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Old 08-03-2012, 01:40 PM
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check with your foam installer .... but over a couple of inches thick you might need some kind of support tagged into the metal wall/roof ....
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Old 08-03-2012, 01:42 PM
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If you use the cell foam, make sure that there is nothing corrosive in it. Your idea about supporting the loft seems adequate. With the straight walls, you should be fine. With the ones with curved arches all the way to the floor [like mine], there is pressure, not only down, but outward also.

In some parts of the country, condensation is not really that much of a problem, and in some parts it is. Mine never sweats, I assume, because when it is cold it isn't humid here. They make little barbed looking things to screw onto the bolts holding the arches together that you just push the batt onto them and the barbs hold it on.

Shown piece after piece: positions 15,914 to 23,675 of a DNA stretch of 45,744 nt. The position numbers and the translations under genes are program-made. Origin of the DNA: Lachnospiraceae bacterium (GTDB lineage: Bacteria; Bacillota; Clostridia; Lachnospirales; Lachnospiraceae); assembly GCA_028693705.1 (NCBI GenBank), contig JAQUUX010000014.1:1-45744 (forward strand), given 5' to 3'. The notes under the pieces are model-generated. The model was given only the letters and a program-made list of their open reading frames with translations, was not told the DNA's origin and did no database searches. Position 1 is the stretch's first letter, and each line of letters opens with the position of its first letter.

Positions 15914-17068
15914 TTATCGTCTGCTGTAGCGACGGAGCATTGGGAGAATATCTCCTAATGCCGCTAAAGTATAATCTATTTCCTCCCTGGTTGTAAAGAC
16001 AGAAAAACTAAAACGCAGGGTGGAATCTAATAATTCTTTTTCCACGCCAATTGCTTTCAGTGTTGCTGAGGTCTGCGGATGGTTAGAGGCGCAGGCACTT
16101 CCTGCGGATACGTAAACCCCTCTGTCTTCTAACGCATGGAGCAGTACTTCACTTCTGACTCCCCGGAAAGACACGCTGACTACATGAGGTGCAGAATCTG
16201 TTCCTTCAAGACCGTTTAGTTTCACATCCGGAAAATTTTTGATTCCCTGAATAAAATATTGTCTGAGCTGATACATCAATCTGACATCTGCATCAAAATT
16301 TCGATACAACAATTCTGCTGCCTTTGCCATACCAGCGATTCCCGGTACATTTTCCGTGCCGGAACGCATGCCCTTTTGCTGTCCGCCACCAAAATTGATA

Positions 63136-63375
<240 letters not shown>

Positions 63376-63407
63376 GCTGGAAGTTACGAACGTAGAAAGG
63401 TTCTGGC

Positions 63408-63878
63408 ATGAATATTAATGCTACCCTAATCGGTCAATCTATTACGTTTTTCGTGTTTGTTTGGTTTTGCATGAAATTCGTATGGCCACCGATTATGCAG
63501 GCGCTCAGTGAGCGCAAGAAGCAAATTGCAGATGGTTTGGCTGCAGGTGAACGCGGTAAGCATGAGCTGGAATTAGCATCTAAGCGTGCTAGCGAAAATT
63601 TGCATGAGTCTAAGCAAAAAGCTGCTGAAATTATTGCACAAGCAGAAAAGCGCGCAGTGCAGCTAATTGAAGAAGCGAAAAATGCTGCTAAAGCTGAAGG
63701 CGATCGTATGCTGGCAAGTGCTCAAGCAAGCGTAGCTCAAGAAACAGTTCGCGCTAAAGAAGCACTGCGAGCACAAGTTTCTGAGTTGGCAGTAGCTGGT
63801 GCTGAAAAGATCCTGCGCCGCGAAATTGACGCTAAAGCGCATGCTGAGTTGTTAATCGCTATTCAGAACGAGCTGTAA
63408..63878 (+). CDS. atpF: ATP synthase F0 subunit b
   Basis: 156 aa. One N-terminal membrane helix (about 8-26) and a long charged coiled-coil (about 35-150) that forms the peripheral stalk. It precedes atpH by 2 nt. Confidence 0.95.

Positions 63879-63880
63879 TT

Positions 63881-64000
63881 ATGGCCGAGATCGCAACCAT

How much help do you have to put it up?

hey, with the concrete foundation there will be several guys, with a few of them experienced in concrete pours.
with the assembly of the metal building itself, there will be three men, and we will use scaffolding or a man lift and rope to pull them up into place.

This will be in western NC up in the mountains. It isnt horribly humid there, but there is SOME humidity.
I didnt know about the barbed attachments you mention, and I will look them up.
And very good point about the corrosiveness of the foam spray...
But, the company I'm going to use seems to use it on metal buildings all the time, so I'm guessing theirs must be okay.
http://www.foamapplicators.net/

I've yet to call for a quote, but plan to do this in a week or so...first we need to get the pad poured and the building installed